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Sunday, Nov. 4, 2001

Thrift store retail that wags the dog

Special to The Japan Times

WASHINGTON -- Jeanie Naumann, manager of Wagging Tails Thrifts and Gift, says she can hardly believe it herself. It seems she just had to open the store, and the donations, volunteers, customers and profits started rolling in.

"Just like in the movie 'Field of Dreams': If you build it, they will come," Naumann says. "I am still amazed that we are doing so well."

There are countless animal shelters in the United States, but thrift stores like Naumann's that raise funds for a local shelter's animal-welfare programs are still very rare, with the Internet listing just a few nationwide. So when the store opened in October last year in Montgomery County, Md., on the outskirts of Washington, D.C., word of mouth spread quickly and the volunteers just started showing up, just like the ghosts of the ball players who came to Kevin Costner's field in the movie. Today, Naumann operates the store with one part-time employee -- and more than 50 unpaid workers.

Donations have also been pouring in, particularly during the summer when many people seem to clean out their homes. People drive up in vans, SUVs or station wagons packed full of everything from brand-name dresses, shoes and bags to kitchen utensils, books and vintage records. Donations are accepted any time during business hours (10 a.m.-4 p.m., Tues. to Sat.), but Saturday is the biggest donation day, with contributions sometimes overflowing out into the parking lot.

Volunteers have also found other donation sources. Some started handing out Wagging Tails fliers at flea markets asking that unsold items be donated to the store. Another wrote to local dry-cleaners seeking donations of long-forgotten clothes. Others arranged contributions from gift and stationery stores in the area.

Naumann sets strict rules on items that the shop puts up for sale -- even on the new items, which make up 10 percent of the stock. Most of these new goods are handmade, animal-motifed crafts not readily available at other gift or pet stores, and are bought wholesale and sold at retail prices.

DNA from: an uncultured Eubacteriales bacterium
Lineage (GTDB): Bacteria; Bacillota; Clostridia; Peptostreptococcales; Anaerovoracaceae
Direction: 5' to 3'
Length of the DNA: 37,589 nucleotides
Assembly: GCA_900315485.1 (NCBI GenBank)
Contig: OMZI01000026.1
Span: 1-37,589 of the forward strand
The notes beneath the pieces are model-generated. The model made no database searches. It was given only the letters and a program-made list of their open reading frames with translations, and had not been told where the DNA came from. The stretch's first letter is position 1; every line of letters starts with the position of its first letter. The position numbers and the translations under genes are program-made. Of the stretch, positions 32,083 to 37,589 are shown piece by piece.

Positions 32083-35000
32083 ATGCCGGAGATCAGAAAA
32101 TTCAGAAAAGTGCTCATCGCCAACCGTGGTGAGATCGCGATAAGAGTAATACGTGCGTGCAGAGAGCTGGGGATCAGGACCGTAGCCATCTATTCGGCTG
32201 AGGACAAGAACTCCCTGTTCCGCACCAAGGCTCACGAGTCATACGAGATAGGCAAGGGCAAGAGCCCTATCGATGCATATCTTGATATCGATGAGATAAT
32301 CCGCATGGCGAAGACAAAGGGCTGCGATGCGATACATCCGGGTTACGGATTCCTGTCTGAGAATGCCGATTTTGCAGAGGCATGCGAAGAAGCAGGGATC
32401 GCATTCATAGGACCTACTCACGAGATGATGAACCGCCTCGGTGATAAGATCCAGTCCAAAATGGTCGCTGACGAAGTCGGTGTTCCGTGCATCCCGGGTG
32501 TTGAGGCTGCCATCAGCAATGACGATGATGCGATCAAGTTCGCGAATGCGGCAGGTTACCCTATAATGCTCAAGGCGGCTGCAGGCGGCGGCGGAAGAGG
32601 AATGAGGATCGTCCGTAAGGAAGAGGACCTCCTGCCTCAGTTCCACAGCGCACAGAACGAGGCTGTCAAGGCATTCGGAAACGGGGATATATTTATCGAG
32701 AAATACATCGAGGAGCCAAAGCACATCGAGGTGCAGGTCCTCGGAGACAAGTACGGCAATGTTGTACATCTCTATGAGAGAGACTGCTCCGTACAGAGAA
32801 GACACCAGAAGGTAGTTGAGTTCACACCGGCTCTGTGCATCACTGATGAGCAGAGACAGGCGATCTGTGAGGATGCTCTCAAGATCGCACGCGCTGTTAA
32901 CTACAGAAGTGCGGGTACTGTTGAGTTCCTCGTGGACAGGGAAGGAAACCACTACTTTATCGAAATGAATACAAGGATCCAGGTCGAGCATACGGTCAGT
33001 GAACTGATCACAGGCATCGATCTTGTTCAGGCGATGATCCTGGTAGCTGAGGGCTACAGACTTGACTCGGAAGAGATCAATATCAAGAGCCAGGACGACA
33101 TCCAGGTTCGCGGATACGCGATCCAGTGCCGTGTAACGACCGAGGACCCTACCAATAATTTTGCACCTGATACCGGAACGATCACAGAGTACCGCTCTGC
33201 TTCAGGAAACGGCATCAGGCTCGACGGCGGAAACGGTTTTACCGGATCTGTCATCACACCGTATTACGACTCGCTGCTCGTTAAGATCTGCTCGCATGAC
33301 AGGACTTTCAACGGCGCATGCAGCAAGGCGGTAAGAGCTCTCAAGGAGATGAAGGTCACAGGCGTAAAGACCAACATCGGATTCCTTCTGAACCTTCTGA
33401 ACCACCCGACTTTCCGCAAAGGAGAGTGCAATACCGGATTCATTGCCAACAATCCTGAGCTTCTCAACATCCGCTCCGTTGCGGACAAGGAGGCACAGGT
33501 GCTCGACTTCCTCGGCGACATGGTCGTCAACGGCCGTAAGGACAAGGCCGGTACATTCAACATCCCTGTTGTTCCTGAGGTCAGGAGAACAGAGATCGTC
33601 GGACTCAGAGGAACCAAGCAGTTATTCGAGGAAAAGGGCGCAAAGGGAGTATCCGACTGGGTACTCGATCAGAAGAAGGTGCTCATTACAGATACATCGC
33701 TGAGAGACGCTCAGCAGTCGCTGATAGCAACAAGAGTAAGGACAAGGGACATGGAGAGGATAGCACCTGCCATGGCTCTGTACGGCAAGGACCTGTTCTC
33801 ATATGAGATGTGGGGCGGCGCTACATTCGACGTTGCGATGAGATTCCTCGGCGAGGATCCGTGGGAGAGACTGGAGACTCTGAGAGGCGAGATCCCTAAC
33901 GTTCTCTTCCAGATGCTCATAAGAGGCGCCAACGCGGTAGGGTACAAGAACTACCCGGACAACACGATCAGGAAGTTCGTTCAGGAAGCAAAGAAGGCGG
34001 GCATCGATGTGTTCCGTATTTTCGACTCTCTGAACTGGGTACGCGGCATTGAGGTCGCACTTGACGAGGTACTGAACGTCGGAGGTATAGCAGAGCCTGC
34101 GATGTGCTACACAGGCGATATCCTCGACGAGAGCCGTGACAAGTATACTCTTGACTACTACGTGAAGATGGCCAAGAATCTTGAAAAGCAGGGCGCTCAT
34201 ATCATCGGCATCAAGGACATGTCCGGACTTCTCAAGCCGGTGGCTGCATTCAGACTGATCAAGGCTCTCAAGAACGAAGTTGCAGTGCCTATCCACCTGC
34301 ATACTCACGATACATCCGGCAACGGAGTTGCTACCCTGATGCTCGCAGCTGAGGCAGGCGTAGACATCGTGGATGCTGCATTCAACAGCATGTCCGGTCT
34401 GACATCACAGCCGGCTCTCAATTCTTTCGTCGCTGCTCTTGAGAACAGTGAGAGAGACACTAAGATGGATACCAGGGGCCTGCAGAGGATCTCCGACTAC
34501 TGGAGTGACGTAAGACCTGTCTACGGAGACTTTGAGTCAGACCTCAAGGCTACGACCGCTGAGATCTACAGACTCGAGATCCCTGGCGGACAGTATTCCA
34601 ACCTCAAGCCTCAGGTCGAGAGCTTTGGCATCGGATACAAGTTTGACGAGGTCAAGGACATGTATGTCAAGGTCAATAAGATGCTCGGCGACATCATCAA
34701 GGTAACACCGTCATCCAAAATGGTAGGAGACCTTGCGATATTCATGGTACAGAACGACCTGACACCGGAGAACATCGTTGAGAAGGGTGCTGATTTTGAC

Donated goods, meanwhile, must be clean before they reach the shelves. Clothes, ties and scarfs with stains, however small, are rejected and either passed on to other charitable organizations or dumped if deemed unusable. Volunteers steam clothes, polish silverware, and wipe cups and plates as needed, then price the items, usually under several dollars.

"I love volunteering at the store," says Virginia Lichtman, a former gift shop manager who works at Wagging Tails twice a week. "You find such treasures! To me, it's exciting. It's like Christmas every day!"

Petie O'Brien, another volunteer, agrees. She says her best find was a highly sought-after Steiff teddy bear that had been buried in a big box of stuffed animals. The German-made bear, which would sell for at least a few hundred dollars on today's market, went straight to the store's display window and was sold a few months later at a bargain $85.

Sometimes, Naumann lists interesting donations on eBay. One '80s Darth Vader action figure with Spanish-language packaging did especially well. It was sold at $260 to a collector in Spain.

But O'Brien says that for every find, there are probably several items of value, priced cheaply and placed on the shelves alongside everything else. "If it looks unusual, we'll hold it and price later," she says. "But, yes, you could truly get a bargain in that shop."

Either way, the store is still profitable, even recording profits in its first quarter -- impressive for any new business. Today, daily sales average $600-$700, an important contribution to the local animal shelter's humane-society programs, including pet foster-care programs and vet expenses.

In addition to monetary contributions, Wagging Tails also offers the shelter support by informing the public of its services and the plight -- and types -- of animals it cares for.

"The store is great. It gives visibility to the shelter in a whole new way, because it offers a lot of shelter information," says Kerry K. Vinkler, director of humane education and public relations at Montgomery County's Humane Society.

"It's a great avenue to reach a whole new audience of people who may have not come to the shelter, thinking that we just get the abused and neglected animals of the world, not realizing that you can get the Pomeranian of your dreams!"

Of course, all has not been good for the store. There are customers who try to haggle down the already-low prices, even though the proceeds go to charity. And there has been some trouble with shoplifters, forcing the store to purchase security cameras.

All in all, however, Naumann is happy with what Wagging Tails has accomplished, and every day she is grateful and in awe of the volunteers who help her run it. "I had no idea that I'd be meeting so many wonderful people and making friends; I am having such a good time," she says. "They're loyal, responsible and giving up their time and energy. It's what is most overwhelming."

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